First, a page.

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Re: Quesitons Needed for a stage management workshop
« Reply #5 on: Dec 02, 2008, 09:50 pm »
It would be interesting to ask them what they think an SM's does during the show. This will give you an idea what they know, let you know what other areas/duties/task and SM does, and get them think.
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Re: Quesitons Needed for a stage management workshop
« Reply #6 on: Dec 03, 2008, 01:50 am »
you could also do blocking demos - hand out the scripts, take three aside and tell them where to go and see how many of the folks in the house get the blocking down - rotating thru the class with different people doing the actor role means everyone finds out the challenge of watching everything at once in a practical sense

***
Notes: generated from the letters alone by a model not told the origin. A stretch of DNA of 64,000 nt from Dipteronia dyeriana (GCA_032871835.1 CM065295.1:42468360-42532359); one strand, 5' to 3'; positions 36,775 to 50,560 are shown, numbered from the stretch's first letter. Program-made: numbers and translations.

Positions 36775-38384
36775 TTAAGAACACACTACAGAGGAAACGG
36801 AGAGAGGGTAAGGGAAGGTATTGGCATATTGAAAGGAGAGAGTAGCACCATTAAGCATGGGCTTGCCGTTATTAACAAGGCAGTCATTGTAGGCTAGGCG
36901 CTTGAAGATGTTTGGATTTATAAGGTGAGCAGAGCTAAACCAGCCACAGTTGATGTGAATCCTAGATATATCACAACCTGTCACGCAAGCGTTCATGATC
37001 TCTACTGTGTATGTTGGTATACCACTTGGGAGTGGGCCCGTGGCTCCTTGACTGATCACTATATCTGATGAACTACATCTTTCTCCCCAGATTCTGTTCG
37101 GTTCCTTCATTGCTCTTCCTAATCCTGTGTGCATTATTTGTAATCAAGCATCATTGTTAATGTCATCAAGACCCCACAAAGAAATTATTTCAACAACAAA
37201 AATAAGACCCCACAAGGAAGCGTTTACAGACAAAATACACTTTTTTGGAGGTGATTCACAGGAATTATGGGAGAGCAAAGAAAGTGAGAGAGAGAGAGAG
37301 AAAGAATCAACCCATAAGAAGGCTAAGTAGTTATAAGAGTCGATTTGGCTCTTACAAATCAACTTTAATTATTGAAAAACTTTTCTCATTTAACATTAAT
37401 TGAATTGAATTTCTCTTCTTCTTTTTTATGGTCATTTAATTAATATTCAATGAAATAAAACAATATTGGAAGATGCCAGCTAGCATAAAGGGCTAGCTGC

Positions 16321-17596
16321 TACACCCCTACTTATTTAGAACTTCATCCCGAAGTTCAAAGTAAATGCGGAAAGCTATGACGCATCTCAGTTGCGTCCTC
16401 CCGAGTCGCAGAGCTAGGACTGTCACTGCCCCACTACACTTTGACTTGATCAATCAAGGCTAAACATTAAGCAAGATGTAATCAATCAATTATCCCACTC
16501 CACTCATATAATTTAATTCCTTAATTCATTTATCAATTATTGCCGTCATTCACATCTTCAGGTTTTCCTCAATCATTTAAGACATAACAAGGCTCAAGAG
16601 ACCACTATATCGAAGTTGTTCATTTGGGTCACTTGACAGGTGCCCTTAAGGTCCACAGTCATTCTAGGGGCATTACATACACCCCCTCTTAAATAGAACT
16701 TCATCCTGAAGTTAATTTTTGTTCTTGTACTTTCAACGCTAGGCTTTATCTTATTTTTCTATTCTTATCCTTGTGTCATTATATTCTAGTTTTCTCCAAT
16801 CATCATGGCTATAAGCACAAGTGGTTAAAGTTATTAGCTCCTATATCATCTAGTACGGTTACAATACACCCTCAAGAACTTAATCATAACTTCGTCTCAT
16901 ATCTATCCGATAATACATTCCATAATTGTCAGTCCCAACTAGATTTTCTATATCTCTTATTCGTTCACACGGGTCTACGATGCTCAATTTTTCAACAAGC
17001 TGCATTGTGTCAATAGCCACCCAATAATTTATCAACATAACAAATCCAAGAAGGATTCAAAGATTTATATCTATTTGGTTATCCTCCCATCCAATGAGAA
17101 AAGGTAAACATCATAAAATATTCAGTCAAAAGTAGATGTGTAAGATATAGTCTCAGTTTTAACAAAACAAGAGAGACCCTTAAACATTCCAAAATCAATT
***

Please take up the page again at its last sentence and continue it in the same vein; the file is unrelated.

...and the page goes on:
killerdana

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Re: Quesitons Needed for a stage management workshop
« Reply #7 on: Dec 03, 2008, 02:24 am »
you could also do blocking demos - hand out the scripts, take three aside and tell them where to go and see how many of the folks in the house get the blocking down - rotating thru the class with different people doing the actor role means everyone finds out the challenge of watching everything at once in a practical sense

I just did this as a test in the stage management class I teach today.  It works really well.
Science without art is sterile.  --Albert Einstein

Amie

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Re: Quesitons Needed for a stage management workshop
« Reply #8 on: Dec 03, 2008, 09:44 am »
you could also do blocking demos - hand out the scripts, take three aside and tell them where to go and see how many of the folks in the house get the blocking down - rotating thru the class with different people doing the actor role means everyone finds out the challenge of watching everything at once in a practical sense